An Sotar Rua agus Bán

Most authorities are in agreement that all red setters came from breeding white and red dogs the Irish called “An Sotar Rua agus Bán,” dogs that had increasing amounts of red. This means the Irish Red and White Setter predates the Irish Setter. Between the 1920s and the 1950s, the only breeding of these magnificent dogs occurred in Ireland, and even that was on a limited basis. The red and white breed once so popular with sportsmen fell out of favor as the all-red dogs established themselves in greater numbers. Eventually, the reds became the dominant variety, and in the mid 19th century, the flashy all red Setter took the world by storm from greater exposure at conformation shows.  By the late 1800s, it was nearly impossible to find a white and red setter in the show ring.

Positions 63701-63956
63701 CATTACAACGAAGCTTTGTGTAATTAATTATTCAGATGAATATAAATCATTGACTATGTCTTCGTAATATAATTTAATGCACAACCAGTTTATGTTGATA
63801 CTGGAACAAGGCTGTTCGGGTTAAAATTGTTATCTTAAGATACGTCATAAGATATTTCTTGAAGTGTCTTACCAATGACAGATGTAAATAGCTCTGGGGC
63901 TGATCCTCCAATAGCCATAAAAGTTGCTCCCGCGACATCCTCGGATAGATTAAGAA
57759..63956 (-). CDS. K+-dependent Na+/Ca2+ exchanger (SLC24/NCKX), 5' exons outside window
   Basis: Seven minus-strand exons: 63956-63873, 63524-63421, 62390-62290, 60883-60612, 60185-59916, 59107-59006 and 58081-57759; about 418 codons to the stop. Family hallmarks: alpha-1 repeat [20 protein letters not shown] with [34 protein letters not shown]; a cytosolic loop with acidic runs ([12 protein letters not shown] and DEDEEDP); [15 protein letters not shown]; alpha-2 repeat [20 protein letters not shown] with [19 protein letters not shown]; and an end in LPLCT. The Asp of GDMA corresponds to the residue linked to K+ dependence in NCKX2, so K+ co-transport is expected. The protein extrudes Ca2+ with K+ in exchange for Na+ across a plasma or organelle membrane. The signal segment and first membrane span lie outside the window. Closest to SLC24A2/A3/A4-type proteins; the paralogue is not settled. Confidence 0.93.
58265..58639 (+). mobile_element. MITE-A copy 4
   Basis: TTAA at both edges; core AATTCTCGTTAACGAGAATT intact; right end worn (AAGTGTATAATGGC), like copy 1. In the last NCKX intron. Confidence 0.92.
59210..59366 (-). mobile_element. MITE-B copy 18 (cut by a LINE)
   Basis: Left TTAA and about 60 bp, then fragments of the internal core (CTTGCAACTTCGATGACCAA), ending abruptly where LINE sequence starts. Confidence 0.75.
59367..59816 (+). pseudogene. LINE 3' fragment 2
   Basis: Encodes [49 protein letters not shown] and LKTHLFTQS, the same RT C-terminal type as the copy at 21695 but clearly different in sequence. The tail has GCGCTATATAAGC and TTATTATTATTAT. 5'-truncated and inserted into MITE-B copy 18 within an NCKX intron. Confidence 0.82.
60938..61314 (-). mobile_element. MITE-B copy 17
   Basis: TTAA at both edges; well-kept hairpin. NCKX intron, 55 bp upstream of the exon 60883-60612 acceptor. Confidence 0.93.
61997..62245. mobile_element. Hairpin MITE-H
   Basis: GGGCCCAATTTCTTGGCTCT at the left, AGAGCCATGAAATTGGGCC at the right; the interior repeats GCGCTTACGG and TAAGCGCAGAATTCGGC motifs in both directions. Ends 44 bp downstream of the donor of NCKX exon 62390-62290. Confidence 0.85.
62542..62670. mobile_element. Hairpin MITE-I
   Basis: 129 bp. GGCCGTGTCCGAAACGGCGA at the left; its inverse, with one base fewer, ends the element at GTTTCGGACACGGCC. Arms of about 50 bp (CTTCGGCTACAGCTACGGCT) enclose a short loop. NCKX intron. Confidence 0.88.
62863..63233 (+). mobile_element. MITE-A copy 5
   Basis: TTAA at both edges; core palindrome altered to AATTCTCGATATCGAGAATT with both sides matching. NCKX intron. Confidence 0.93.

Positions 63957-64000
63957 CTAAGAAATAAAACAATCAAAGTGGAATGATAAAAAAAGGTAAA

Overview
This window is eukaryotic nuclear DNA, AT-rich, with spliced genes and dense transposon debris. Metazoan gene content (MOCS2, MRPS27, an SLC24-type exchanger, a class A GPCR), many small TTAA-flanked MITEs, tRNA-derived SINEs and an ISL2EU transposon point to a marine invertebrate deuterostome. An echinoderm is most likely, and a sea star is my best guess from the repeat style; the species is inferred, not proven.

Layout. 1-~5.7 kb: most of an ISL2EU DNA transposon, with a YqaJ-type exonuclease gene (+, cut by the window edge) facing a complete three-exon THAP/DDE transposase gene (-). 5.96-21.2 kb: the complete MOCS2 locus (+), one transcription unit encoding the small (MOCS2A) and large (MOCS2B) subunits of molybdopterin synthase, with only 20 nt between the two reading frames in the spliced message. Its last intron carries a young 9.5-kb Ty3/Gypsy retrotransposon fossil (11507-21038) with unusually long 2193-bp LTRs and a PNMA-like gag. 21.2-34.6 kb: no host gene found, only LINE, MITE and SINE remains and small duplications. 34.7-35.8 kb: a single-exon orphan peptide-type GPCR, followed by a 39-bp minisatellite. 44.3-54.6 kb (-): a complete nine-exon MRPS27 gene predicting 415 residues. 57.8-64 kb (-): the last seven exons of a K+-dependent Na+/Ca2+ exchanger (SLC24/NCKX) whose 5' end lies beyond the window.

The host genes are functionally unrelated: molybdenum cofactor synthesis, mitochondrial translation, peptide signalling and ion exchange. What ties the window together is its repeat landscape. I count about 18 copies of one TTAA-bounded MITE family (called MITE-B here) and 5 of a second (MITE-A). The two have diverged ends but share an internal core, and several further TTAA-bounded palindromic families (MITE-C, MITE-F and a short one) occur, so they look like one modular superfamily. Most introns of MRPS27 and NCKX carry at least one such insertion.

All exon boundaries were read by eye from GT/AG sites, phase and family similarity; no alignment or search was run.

In 1940, Mr. and Mrs. Will Cuddy were given an Irish Red and White puppy bitch they named Judith Cunningham of Knockalla, and some sources believe that every recorded Irish Red and White today may be descended from Judith. The Cuddys helped form the Irish Red and White Setter Society in Ireland, and worked to get recognition for the breed.

Happily, the Irish slowly built breed numbers back up between the end of WWII and the early 1980’s, and during this time, the breed was officially known as the Irish Red and White Setter.  In the 1960s, a few Irish Red and White Setters were imported into the United States, but an increase in breed numbers began in earnest in the 1980’s when breeding pairs were imported.  The American Kennel Club fully recognized the Irish Red and White Setter January 01, 2009.

Image: “Kyla” by Laurence Canter 

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